Developmental Biology

Welcome to Developmental Biology

We are home to four research groups that share a mission to decipher biological principles in the context of animal development and tissue homeostasis. We also aim to train the next generation of developmental biologists through inspiring teaching at the level of bachelor, master, and PhD education in the biology department and Utrecht Life Sciences community. Learn more about our research or teaching through the links in the menu, or continue scrolling to read the latest news from our division.

News from our division

nrfl-1 paper image

Redundant control of lumen morphogenesis in C. elegans

Congratulations Jorian on the first paper in 2022! We show that ERM-1 phosphorylation and binding to NRFL-1 NHERF1/EBP50 redundantly control intestinal morphology.

Read the paper here

new PhD students
new lab members

New colleagues

In the final months of 2021, we welcomed two new PhD students to our devision. Loes started in the Ruijtenberg group, and Olga started in the Boxem group. We are happy you joined and wish both of you great success in your PhD!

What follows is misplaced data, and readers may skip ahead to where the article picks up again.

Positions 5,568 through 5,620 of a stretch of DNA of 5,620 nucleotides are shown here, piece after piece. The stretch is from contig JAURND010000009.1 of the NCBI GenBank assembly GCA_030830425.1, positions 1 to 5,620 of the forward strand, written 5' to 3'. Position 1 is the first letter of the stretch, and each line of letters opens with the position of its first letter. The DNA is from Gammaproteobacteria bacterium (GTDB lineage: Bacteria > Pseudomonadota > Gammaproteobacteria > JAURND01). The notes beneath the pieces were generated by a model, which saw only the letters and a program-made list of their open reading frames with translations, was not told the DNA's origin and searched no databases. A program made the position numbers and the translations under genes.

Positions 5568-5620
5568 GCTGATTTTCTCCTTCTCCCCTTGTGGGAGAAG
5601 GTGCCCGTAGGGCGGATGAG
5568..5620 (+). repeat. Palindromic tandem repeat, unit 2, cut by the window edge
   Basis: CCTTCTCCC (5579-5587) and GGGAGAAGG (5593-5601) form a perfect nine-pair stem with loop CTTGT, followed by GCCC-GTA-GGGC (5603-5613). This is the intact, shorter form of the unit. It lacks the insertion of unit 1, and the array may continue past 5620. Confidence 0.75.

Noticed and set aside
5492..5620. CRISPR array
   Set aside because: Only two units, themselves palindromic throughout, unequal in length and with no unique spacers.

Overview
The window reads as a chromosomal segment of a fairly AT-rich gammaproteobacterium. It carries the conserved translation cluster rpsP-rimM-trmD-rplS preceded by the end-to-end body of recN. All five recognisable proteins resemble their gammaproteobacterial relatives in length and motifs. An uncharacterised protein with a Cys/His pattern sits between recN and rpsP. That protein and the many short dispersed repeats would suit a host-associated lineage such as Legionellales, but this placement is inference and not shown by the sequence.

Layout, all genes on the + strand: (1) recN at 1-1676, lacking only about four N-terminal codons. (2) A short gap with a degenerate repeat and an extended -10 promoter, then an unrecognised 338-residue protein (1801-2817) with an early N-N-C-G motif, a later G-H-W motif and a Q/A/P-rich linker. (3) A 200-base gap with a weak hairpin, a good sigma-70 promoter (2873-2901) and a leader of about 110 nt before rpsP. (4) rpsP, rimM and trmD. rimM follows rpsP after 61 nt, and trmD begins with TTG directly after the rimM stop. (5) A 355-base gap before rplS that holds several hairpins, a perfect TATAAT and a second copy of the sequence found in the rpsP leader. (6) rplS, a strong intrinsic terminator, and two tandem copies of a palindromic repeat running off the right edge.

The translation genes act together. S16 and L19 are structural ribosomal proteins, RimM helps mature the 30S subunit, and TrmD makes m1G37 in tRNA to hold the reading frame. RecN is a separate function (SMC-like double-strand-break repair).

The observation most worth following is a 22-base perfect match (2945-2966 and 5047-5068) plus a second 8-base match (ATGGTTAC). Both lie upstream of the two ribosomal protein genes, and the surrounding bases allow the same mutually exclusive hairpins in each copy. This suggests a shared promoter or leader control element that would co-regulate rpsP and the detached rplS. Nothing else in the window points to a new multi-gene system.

let-413 paper image

LET-413 Scribble is essential in larval epithelia

Amalia's recent publication in PLOS Genetics shows that LET-413 Scribble is essential in the epidermis for animal development, and for directed outgrowth of the seam cells. Congratulations Amalia!

Read the paper here

CeLINC paper image

Fluorescence-based protein–protein interaction assay

Jason's paper in Genetics presents C. elegans light-induced coclustering (CeLINC), an optical binary protein–protein interaction assay to determine whether two proteins interact in vivo.

Read the paper here

Inge with her best course award

Best Biology course award

Inge The received the 'best Biology level 2 course of the year' award for her work developing and coordinating the Developmental Biology course in 2019/2020. Congratulations Inge and all teachers involved!

BBLN-1 mutant

Publication in Current Biology

Our new article shows that the novel and evolutionary conserved protein BBLN-1 (bublin) is essential for intermediate filament organization and lumen morphology in the C. elegans gut.

Read the paper here